Written by Dr Hannes Nel, MBL; D. Com; D. Phil
‘Ethnomethodology’ deals with the world of everyday life and issues related to social order by combining experiencing phenomena with sense experience. According to ethnomethodologists, theoretical concerns centre on the process by which common sense reality is constructed in everyday face-to-face interaction.
Ethnomethodology studies the process by which people (subconsciously) formulate and apply certain ‘taken-for-granted’ rules about behaviour which they interpret in an interactive situation to make it meaningful.
Ethnomethodology does not focus on individuals. Its field is the dynamics of social life. The individual is seen and researched as part of a social unit, for example, a community or a group of people who in some way form a coherent unit. Students who study together at a particular university at a certain point in time can be such a coherent unit. Internal processes, emotions, values, beliefs and other psychological phenomena typical of the thought processes of an individual do not form part of ethnomethodology.
Because ethnomethodologists are mainly interested in social settings, data collected through interviewing is less valid than data collected through observation in the workplace; and why old newspapers might provide less valid data than observation of a recent event. Data collected by means of interviewing is regarded as artificial, focusing on your research needs instead of the problem being investigated. Interviewing is data collection where you have control over those being interviewed, when what is needed is the observation of the actions of people under natural circumstances, for example, while doing routine work. Observation of everyday life is said to improve the validity of data that is collected.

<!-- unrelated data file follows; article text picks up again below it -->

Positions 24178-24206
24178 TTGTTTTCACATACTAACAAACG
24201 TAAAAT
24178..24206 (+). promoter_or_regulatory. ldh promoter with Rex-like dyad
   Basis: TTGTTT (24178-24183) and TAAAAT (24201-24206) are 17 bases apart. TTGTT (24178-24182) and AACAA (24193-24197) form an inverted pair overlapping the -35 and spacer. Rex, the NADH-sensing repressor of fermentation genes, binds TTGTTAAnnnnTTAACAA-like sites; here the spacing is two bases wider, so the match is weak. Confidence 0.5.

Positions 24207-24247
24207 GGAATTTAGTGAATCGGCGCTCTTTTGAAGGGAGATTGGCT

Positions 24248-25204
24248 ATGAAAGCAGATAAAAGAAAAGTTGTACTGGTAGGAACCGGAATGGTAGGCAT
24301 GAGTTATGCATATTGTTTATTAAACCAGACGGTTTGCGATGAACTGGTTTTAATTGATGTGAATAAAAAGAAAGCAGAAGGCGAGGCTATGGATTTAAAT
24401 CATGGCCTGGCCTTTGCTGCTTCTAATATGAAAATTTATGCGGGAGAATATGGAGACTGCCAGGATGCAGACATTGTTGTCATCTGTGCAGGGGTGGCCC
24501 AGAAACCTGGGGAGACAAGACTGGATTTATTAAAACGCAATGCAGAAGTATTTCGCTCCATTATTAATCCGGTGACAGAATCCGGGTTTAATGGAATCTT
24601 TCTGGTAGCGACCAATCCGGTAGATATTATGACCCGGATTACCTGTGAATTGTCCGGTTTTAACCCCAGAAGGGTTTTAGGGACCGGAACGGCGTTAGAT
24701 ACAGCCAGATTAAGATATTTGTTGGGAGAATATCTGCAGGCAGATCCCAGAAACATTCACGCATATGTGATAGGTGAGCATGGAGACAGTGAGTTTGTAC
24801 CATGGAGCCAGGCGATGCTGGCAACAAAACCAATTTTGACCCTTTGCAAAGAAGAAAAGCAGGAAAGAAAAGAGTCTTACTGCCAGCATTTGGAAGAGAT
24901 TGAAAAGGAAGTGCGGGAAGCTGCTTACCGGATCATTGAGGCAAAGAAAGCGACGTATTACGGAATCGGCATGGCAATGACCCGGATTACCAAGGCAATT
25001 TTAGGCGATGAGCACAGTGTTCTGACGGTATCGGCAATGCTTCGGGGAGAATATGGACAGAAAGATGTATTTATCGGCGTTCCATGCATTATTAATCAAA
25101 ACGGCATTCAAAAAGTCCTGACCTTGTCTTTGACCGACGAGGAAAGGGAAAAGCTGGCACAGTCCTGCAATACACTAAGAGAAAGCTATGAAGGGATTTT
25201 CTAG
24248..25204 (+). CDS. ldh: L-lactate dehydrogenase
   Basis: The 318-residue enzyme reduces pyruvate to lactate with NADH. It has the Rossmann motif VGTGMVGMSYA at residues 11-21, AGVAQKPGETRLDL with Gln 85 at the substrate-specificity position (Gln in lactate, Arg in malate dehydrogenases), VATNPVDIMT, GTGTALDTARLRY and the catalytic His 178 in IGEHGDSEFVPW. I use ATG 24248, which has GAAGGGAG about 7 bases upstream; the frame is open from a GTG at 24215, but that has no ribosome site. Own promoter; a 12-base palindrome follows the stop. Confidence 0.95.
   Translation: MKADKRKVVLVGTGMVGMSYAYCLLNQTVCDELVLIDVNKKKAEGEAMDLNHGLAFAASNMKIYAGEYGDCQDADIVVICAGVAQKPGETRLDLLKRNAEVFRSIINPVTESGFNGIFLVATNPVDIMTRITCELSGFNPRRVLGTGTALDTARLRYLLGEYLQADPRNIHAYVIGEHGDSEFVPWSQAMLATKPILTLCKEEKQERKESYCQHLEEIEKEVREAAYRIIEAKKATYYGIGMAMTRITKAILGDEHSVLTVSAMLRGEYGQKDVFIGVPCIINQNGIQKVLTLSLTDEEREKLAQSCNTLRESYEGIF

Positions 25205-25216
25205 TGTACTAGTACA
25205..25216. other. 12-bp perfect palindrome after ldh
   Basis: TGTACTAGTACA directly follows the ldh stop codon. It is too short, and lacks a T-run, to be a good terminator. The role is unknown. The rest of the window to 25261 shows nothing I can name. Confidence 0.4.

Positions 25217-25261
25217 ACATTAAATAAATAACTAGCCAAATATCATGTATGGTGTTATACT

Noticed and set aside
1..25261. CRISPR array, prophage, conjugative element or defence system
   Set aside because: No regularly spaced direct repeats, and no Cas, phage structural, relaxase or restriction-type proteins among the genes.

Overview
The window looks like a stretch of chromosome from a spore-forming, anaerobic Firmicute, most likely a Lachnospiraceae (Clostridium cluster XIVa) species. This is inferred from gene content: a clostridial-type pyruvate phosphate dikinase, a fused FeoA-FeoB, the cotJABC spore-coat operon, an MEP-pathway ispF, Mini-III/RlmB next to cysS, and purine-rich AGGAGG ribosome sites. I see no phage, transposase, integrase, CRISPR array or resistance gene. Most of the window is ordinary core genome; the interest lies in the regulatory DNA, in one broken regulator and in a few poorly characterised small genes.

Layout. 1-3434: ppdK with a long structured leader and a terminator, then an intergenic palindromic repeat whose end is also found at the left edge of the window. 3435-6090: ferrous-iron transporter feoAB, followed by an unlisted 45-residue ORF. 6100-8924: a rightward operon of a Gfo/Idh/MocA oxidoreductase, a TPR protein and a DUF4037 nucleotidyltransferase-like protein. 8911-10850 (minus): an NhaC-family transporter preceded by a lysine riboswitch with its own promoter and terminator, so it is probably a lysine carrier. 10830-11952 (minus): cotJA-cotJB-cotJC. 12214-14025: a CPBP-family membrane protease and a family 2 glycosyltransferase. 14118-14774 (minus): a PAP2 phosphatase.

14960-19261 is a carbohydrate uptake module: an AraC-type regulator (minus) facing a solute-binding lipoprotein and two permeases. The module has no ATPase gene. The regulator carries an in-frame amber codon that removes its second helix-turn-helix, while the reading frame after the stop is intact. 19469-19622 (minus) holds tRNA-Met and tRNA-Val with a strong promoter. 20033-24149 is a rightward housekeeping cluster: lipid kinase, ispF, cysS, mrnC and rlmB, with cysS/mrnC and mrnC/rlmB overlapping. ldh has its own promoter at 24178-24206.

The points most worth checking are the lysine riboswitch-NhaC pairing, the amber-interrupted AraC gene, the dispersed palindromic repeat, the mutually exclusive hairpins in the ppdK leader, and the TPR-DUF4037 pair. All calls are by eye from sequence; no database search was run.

Ethnomethodology does not formulate rules, laws or descriptions of practices of social groups that generally apply. Knowledge is seen as relevant to a specific context and time.
Ethnomethodology can be associated with constructivism and, indirectly also with hermeneutics, symbolic interactionism, interpretivism and phenomenology, the common denominator is that they all study social phenomena in one way or another.
Ethnomethodology does not fit in well with transformative research, which shows characteristics of and is regarded by some as yet another paradigm. The reason for this is that transformative research uses intangibles such as intuition, serendipity and unpredictable events whereas ethnomethodology deals with everyday life and real observations.
A deficiency of ethnomethodology, at least in the opinions of some academics, is that the investigation of everyday life is too narrow and limited to provide valid and generally applicable knowledge about social interaction, and hardly any theories about the wider interaction between human beings.